This is the window you get when you open System Preferences, click on the Expose & Spaces preference, then click on the Spaces tab. By default, you get four virtual desktops, but you can add more by adjusting the row and column size.
You’re going to want some way to switch between the desktops, of course, and that’s why I’ve drawn the arrow. You can put a Spaces icon in the menu bar and/or you can switch using a key combination. On my machine, I hold down the Control key, then click an arrow (up, down, left, right) to switch among the desktops.
Lastly, and most importantly, we need to start putting applications in the Applications Assignments. You do this with the plus and minus buttons. As you can see from my window, I’ve added four applications I reguarly use: Firefox for web browsing, Mail for email, OmniFocus for task management, and Pages for writing.
Each of those applications is going to open in a different space. While I can manage those four applications in one space, I’d rather not. In my email space, I can have open several emails with project instructions. In Pages, I can have open multiple documents I’m working on. In my internet tab, I’ll have Firefox open with several tabs (and possibly iChat, Cyberduck, and others). I like to have OmniFocus available to be viewed at all times, since I run most projects out of it. Here’s a top-down view of my four spaces:
Figure out what kind of work flow you need to have and set up your spaces accordingly. You can have as many applications per space as you like; I’ve simply put one in each to show you the layout. Once you’ve done this, let’s move onto the last step.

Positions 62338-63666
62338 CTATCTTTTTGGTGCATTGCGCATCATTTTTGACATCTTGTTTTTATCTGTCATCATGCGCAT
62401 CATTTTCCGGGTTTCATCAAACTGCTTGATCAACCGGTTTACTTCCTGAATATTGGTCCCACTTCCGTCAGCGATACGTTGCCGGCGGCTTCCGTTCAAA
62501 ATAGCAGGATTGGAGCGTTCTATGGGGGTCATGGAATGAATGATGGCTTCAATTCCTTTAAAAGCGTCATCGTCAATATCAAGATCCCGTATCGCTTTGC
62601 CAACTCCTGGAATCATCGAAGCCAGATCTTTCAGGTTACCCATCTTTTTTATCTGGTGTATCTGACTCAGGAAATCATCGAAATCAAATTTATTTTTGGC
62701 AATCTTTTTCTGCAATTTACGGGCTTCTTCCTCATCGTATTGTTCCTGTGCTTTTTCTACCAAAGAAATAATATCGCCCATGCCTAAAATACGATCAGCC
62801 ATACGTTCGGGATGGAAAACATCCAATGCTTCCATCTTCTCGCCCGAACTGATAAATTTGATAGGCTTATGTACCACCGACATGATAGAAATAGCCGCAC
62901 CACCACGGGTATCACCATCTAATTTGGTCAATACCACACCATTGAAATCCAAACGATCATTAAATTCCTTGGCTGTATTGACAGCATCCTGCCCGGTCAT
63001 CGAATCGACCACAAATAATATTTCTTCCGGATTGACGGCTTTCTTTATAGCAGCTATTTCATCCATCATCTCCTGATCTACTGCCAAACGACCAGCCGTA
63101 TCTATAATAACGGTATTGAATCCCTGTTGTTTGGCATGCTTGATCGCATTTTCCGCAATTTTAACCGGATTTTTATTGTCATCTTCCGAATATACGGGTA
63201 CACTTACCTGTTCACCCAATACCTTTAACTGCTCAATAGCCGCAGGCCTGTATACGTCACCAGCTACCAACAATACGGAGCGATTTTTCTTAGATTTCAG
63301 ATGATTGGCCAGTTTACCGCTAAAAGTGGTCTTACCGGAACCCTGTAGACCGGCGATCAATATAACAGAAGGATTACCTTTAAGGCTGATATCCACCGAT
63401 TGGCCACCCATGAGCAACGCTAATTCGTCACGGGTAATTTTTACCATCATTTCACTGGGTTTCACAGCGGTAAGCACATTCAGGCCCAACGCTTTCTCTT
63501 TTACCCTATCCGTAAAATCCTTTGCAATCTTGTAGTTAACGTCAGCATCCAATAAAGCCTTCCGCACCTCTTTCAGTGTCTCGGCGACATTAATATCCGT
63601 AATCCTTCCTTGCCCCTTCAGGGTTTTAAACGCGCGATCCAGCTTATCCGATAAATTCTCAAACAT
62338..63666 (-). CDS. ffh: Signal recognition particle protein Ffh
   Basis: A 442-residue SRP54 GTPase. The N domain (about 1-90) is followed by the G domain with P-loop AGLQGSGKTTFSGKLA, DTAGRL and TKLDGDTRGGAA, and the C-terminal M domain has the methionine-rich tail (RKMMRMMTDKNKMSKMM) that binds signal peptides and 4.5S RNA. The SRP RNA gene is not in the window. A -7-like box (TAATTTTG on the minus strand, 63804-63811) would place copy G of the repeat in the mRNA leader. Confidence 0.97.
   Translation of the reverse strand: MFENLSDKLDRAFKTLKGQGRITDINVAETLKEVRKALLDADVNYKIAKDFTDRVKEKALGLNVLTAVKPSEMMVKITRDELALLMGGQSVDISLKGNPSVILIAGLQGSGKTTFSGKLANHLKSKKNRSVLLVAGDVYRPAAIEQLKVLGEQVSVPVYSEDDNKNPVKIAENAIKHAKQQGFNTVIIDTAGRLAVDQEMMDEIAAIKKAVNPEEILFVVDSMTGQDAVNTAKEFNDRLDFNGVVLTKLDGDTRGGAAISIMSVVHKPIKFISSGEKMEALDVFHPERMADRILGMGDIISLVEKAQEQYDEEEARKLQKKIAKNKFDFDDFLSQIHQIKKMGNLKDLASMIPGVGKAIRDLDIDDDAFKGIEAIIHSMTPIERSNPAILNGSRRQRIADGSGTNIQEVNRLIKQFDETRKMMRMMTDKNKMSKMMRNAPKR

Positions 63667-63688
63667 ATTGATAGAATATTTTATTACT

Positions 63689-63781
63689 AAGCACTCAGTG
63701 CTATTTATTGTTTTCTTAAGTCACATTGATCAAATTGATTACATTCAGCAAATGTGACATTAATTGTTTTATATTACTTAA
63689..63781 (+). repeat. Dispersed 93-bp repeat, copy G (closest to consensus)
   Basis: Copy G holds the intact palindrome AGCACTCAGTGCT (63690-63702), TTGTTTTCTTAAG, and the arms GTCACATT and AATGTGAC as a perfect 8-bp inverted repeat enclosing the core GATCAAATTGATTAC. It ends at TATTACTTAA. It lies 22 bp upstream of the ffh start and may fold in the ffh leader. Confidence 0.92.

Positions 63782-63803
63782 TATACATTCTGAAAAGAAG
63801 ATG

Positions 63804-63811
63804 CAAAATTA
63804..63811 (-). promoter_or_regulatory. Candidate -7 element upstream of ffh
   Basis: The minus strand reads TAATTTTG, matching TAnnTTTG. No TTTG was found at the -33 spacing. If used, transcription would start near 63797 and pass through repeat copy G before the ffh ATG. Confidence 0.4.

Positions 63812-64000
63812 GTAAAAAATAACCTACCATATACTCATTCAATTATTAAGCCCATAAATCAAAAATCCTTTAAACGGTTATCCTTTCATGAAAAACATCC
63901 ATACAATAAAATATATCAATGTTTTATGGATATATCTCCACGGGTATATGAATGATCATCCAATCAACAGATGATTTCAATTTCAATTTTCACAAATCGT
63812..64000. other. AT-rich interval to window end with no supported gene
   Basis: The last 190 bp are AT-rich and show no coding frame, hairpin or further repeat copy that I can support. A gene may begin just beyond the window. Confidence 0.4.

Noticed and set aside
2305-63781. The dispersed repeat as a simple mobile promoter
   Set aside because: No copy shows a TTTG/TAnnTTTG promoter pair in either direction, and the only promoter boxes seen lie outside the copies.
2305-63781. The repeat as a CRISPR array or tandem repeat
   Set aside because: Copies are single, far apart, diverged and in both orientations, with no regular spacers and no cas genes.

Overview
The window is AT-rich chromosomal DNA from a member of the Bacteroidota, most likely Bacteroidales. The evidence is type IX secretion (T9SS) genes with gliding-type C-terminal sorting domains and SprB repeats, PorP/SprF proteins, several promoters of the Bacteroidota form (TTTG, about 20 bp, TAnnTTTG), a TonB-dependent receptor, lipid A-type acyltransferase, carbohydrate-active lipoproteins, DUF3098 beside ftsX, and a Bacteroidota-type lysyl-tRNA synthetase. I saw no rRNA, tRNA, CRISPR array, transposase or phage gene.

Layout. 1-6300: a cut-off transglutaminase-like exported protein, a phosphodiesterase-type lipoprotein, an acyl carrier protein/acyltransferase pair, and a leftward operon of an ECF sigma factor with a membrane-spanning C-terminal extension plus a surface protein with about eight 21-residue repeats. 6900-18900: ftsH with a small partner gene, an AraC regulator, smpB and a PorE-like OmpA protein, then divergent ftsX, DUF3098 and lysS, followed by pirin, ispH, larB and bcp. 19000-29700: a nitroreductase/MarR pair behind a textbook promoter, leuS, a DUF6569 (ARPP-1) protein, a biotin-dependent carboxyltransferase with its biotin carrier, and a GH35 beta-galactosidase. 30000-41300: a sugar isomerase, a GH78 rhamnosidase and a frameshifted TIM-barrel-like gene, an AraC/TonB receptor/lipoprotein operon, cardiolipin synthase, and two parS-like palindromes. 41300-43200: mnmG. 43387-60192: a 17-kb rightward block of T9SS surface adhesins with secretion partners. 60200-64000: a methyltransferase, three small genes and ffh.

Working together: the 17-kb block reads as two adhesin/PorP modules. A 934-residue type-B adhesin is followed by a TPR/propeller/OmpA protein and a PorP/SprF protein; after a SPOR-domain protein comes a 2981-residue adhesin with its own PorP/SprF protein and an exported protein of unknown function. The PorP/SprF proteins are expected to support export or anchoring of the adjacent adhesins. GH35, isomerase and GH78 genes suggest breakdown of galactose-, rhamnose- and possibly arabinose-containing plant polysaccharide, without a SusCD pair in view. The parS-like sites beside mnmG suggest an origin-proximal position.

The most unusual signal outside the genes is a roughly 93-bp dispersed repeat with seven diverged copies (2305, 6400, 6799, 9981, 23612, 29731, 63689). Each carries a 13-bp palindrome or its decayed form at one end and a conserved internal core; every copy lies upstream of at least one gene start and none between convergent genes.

Add Frequently Used Applications and Documents to Your Login Items
Going back to the moment before you restarted your computer, you probably had a bunch of applications and documents open, most of which you use frequently. For me, it’s not just the applications but also a few reference PDFs I need to have open, a spreadsheet, and some XML documents. I can add some or all of these to my login items so that they automatically open when my computer restarts. Here’s how:
Open System Preferences and click on Accounts. From there, click on your account name and then the Login Items. From here, we can add applications and documents by using the plus and minus buttons.
One other check box you’ll notice is the Hide box. If you check this, your application will open when you start the computer, but all of its windows will be hidden until you click on it. After you’ve added your items, you can simply quit System Preferences, restart, and enjoy the fact your computer has set up your applications and spaces for enhanced productivity!
A few notes: If you’ve set up your applications in Spaces, your login items will respect these, so when you restart, the applications will open in the correct spaces. If you’ve added documents to the login items, each document will open with its default application, which basically means if you were to double click the document from the Finder, whichever application opens to use that document will be the same one that opens when your computer starts up.
Did this tutorial help improve your productivity? Make it worse? Do you have other suggestions for people in a similar boat? Discuss in the comments.